Notwithstanding, I believe the financial status of a family can affect the health of a child. In accordance with the report from CDC, obesity is prevalent among children who belong to a low-income family (Children Obesity Facts, 2017). The family’s socioeconomic status is equivalent to the type of neighborhood the child is being raised, as well as the type of foods accessible to the child. For example, as someone who comes from a low-income family and lived in a poor neighborhood, I had little to no access to healthy foods nor recreation centers. Healthy foods such as fresh vegetables and fruits are very expensive, while unhealthy foods such as burgers, which are high in fats, are more affordable to low-income families. Most low-income families feed their children fast foods, instead of healthy foods that are nutritious. Additionally, my neighborhood lacked gyms, parks and playgrounds, where the people could engage in physical activities. This is a common disadvantage to most poor neighborhoods.
However, to control the rate of obesity among children, several preventive methods were established. These preventive methods work in encouraging free plays rather than forced behaviors (Dehghan, Akhtar-Danesh, 2005). In the research findings, these interventions are built environment, physical activities and diet. Interventions such as creation of recreation centers, cycling network, walking network is a way of building the environment; thereby, promoting healthy choices that are accessible to the neighborhood. Physical activities among children, according to this research, can be used to prevent the development of obesity. By encouraging children to participate in sports, they are engaging them in physical activities that will allow them to maintain a healthy body weight, lose weight or stop them from gaining more weight (Dehghan, Akhtar-Danesh, 2005).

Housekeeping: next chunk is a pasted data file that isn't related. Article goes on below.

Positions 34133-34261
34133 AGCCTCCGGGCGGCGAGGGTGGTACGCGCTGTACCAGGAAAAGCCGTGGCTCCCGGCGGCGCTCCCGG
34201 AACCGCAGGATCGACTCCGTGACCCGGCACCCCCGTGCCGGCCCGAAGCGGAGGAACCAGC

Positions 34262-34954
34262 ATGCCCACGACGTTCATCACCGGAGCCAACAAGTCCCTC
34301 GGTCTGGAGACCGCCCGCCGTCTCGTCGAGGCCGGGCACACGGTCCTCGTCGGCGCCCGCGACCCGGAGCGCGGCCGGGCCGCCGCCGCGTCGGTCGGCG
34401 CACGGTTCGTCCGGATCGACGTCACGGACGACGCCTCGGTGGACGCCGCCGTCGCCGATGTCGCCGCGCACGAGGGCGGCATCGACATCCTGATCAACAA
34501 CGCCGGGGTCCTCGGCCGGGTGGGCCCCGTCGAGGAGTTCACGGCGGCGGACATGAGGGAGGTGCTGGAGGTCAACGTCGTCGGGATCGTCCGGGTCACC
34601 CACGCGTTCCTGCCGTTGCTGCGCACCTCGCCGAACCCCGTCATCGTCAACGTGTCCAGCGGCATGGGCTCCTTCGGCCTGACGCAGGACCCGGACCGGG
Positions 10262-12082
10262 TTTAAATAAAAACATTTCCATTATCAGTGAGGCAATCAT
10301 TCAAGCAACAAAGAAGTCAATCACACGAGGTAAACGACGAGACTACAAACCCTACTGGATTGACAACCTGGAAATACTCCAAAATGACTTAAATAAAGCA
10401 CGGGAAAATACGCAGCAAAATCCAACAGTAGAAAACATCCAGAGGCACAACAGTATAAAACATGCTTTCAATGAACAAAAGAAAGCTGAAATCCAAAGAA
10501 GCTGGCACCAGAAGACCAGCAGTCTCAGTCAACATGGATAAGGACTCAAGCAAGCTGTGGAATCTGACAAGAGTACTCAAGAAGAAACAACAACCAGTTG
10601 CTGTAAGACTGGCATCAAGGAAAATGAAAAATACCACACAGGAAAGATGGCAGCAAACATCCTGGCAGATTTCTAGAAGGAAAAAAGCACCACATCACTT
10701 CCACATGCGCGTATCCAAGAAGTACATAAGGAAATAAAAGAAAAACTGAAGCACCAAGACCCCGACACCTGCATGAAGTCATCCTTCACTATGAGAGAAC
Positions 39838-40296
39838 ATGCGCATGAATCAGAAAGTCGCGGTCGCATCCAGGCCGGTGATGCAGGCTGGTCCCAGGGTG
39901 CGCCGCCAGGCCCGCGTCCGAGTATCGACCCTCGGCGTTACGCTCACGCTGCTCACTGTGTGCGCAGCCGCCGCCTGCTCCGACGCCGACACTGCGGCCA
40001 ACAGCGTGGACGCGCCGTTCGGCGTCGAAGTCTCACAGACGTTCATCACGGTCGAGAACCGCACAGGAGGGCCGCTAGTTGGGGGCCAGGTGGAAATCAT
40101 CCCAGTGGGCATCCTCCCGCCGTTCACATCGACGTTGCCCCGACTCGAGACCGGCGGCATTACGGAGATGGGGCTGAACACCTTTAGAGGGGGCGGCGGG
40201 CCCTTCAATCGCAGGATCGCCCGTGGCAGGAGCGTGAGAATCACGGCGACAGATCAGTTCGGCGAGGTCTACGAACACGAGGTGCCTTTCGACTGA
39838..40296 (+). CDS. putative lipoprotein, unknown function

The research also mentions increasing the prices of unhealthy foods, so as to discourage consumers from purchasing them. However, I doubt this will address anything if prices of only unhealthy foods are being altered. If at all unhealthy foods will become less affordable, healthy foods should become more affordable. I believe the reason why most make unhealthy food choices is due to their lack of access to affordable healthy foods. Although in the U.S., financial supports are provided to low-income families, and they are given food stamps, most of these families like to conserve by spending on the less expensive foods that are normally less nutritious, so that everyone in the family can have enough to eat.
Furthermore, the study was easy to follow. Some of the many causes of obesity were discussed in the research. One of the studies included the causes of decline in physical activities. Moreover, the purpose of the research was to find strategies that can reduce the rate in child obesity. Although the study mentioned them and claimed that these plans have been effective in reducing obesity, it did not include any data to prove the measures of the effectiveness. The research did not mention or show data of where and when these interventions were implemented. There is no comparison between the rates of obesity among children, before and after the interventions. Therefore, I am not satisfied with the research findings, and I would like to see that another research is being conducted to test the effectiveness of these interventions on child obesity.